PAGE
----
My first PACS consisted of a Token Ring FDDI network with three diagnostic workstations in the Radiologists reading room, one QA workstation in my office and four clinical review workstations located in the ER, MICU, CCU and SICU. Images were auto-routed to the defined areas providing access to Radiology images only. The year was 1995, the site was a 300 bed single facility hospital and the PACS was homegrown using software from a software only vendor and a 250GB optical jukebox for storage.
Today’s PACS are web-based and light years away from my first PACS. Networking technology has grown tremendously along with computing power and software development platforms. Modern PACS are designed for large enterprise implementations including WAN connectivity to serve multiple facilities providing access to images from Radiology, Cardiology, Pathology, Endoscopy, Dental, Medical Photography and other clinical areas. Today’s PACS environment includes seamless integration with HIS/RIS and EHR systems providing access to a variety of images and patient data at virtually any PC or workstation within the hospital or health system.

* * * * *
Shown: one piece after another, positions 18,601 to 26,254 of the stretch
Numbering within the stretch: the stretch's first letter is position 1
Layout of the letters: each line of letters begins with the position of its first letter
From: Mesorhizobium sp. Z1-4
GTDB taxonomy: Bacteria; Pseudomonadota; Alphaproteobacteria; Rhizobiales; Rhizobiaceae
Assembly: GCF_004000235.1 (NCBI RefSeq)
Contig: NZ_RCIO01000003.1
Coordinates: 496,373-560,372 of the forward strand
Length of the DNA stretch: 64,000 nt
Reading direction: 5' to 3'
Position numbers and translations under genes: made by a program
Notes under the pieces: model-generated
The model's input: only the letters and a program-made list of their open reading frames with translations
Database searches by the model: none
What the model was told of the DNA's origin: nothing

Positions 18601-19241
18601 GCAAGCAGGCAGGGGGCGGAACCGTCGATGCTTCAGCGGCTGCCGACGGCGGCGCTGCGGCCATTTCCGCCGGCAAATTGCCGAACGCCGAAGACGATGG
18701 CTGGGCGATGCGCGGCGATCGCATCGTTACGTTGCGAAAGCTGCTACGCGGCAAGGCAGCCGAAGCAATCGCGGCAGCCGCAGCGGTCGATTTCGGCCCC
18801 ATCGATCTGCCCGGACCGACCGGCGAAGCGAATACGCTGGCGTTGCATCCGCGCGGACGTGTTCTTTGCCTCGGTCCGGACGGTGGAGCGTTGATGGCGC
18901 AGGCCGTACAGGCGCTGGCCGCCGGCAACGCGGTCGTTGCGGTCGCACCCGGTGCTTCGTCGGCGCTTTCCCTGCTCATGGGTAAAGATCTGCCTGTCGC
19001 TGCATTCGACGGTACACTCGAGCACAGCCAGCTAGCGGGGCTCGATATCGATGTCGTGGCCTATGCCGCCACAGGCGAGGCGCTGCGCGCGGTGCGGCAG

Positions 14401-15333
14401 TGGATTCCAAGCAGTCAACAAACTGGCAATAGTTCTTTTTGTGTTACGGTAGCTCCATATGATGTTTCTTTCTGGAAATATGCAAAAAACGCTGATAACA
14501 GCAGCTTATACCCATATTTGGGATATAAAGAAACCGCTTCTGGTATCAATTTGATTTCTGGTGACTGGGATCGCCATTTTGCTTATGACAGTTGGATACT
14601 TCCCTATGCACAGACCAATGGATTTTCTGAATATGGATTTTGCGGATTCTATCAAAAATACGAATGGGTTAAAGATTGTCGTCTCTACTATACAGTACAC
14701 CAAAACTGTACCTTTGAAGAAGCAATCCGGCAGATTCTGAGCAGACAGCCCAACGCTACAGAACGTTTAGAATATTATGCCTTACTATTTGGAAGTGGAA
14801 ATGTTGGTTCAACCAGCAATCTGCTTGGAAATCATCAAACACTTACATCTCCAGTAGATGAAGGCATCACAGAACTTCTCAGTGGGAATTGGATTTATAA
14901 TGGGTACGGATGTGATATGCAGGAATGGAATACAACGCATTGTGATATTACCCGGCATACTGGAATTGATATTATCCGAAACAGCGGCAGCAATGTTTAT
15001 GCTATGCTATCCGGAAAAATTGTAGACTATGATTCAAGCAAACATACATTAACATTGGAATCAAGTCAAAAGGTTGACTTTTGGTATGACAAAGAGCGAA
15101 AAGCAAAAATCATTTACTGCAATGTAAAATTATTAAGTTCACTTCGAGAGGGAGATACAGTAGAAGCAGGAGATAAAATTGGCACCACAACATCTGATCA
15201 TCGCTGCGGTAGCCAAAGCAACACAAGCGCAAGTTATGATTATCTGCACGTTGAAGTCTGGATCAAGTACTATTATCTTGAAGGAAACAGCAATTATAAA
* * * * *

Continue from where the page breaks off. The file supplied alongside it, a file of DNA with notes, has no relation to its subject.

Storage for the modern PACS is usually allocated from a much larger enterprise storage solution designed to be scaled up to meet future data storage needs. These intelligent storage systems can assign priorities to certain data and create rules for data management between different media types. Unlike my 250GB write once read many jukebox from the nineties, today’s PACS archive is only a portion of the enterprise storage system consisting of multiple technologies ranging in size from Terabytes (TB) up to Zettabytes (ZB).
PACS is no longer an acronym synonymous only with Radiology. Today PACS actually stands for Enterprise Images and Data Archiving and Communications System, but PACS does sounds better than EIDACS.